Two major trends have been confirmed over last weekend’s EU summit, including the discussion of further sanctions against Russia. The first trend is that making important decisions within the current framework of the European Union continues to be much more difficult than any major political union would like.
UK’s Prime Minister, David Cameron, voiced a proposal to block Russian banking access to the system of the Society for Worldwide Interbank Financial Telecommunication, a.k.a. SWIFT on Saturday.
The resulting response by German Chancellor, Angela Merkel, after the EU summit, was that a discussion about imposing such a move against Russia had not transpired during the weekend summit.
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The second trend is that Russia is once again acting prepared for the potential threat. Just as after the previous round of sanctions imposed by the EU, the Russian government enacted counter sanctions to show off its commitment to cause an equal (if not worse) amount of pain to its major trading partners from the European Union.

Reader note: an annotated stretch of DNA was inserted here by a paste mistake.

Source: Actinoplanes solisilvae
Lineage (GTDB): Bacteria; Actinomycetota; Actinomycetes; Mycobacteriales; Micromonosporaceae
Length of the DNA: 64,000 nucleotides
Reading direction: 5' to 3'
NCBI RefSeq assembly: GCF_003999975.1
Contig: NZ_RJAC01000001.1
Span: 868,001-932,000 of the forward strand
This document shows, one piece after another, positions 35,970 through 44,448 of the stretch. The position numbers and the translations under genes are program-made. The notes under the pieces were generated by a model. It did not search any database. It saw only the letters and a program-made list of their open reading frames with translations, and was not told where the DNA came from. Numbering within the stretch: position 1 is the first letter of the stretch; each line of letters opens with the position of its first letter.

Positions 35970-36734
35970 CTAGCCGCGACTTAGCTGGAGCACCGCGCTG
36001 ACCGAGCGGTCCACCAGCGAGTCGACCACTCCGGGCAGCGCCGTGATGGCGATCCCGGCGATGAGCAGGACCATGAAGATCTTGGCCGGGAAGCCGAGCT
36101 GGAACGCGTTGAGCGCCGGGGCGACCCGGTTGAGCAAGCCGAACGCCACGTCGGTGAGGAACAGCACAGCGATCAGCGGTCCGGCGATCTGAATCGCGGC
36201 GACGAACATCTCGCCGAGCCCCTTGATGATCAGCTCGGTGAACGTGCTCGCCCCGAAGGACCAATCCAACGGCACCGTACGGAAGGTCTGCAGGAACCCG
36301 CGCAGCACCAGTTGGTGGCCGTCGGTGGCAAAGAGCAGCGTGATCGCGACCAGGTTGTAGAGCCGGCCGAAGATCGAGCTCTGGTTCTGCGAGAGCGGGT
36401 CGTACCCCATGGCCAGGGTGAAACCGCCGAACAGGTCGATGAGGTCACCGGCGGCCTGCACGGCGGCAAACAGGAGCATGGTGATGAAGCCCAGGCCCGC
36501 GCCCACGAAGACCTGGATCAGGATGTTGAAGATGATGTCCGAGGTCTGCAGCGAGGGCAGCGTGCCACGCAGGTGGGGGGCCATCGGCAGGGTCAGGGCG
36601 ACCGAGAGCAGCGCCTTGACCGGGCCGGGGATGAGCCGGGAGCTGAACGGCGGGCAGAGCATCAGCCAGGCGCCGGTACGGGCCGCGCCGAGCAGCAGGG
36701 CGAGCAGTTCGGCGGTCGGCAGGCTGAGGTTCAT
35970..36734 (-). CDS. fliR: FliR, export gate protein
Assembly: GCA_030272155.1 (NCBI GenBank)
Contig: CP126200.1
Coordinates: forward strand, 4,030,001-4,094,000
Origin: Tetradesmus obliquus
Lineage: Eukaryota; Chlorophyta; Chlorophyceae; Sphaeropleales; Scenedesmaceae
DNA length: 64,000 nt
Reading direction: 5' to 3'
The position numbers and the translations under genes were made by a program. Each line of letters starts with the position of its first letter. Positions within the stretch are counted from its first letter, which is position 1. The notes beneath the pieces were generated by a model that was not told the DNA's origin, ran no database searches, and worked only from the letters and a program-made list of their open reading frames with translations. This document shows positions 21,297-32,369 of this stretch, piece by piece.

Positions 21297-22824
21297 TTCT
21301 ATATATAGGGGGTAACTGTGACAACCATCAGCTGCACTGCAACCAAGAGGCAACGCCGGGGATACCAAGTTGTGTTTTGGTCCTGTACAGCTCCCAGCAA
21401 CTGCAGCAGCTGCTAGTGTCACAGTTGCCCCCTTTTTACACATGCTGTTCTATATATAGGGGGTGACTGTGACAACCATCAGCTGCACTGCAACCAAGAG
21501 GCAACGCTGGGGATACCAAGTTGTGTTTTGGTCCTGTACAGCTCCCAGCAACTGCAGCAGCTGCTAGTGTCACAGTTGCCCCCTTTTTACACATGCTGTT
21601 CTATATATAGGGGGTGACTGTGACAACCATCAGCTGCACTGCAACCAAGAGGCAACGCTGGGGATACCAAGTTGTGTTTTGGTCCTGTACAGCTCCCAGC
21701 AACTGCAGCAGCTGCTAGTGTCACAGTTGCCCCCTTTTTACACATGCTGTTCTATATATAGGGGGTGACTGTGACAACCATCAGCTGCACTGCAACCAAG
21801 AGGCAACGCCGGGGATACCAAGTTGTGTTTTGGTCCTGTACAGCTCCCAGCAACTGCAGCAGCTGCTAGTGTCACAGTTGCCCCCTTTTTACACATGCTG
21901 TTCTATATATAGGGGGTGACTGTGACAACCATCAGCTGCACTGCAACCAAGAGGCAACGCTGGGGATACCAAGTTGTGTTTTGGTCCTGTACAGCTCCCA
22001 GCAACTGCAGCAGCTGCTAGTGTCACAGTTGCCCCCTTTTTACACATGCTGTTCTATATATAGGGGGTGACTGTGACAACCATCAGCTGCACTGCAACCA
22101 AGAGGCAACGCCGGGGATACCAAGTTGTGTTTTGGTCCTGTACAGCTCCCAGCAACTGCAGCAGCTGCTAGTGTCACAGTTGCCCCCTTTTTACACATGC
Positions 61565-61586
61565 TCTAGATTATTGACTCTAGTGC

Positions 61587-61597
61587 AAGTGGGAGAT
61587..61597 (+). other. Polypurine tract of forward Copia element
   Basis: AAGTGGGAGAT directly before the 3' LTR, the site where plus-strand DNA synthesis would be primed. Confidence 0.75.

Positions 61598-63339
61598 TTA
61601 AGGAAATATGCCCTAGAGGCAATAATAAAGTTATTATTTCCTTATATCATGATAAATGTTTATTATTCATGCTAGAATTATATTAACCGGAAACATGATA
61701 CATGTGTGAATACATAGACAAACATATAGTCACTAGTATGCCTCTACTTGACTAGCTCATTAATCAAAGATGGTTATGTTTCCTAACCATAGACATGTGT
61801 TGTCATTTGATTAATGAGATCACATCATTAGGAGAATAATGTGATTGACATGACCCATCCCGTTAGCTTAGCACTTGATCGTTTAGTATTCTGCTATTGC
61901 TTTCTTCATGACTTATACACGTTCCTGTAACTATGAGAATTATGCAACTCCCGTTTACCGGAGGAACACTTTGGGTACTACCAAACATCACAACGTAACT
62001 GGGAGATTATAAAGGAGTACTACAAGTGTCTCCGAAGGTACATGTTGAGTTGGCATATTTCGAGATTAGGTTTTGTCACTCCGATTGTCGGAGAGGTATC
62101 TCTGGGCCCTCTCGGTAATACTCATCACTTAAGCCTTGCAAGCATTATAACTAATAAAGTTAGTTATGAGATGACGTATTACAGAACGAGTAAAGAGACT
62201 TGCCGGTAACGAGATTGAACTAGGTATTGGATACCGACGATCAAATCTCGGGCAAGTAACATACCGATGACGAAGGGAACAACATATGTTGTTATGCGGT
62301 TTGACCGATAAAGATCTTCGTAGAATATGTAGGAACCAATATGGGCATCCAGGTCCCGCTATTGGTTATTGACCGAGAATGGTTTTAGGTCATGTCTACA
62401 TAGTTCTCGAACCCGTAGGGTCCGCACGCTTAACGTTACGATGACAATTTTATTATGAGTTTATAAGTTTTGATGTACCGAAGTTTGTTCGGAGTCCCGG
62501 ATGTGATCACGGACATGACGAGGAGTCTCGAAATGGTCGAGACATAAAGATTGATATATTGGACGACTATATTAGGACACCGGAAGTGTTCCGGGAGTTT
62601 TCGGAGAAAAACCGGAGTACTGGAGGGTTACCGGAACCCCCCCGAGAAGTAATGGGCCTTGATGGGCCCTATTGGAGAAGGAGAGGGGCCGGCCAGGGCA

Last week, the Russian Central Bank and the government’s financial and economic departments stated that a bill has been drafted to create a Russian analog of the SWIFT international financial message system.
According to a statement made by Deputy Finance Minister, Alexei Moiseyev, last Wednesday, the government prepared the bill in consultation with the local banking community and the Bank of Russia.
Concerns of the Russian government that the country may be excluded from the SWIFT payment system proved to be adequate as Mr. Cameron spoke quite hawkishly over the weekend. He stated, “We have to show real reliance and resolve. Russia needs to understand that if it continues on the current path, its relationship with the rest of the world will be radically different in the future.”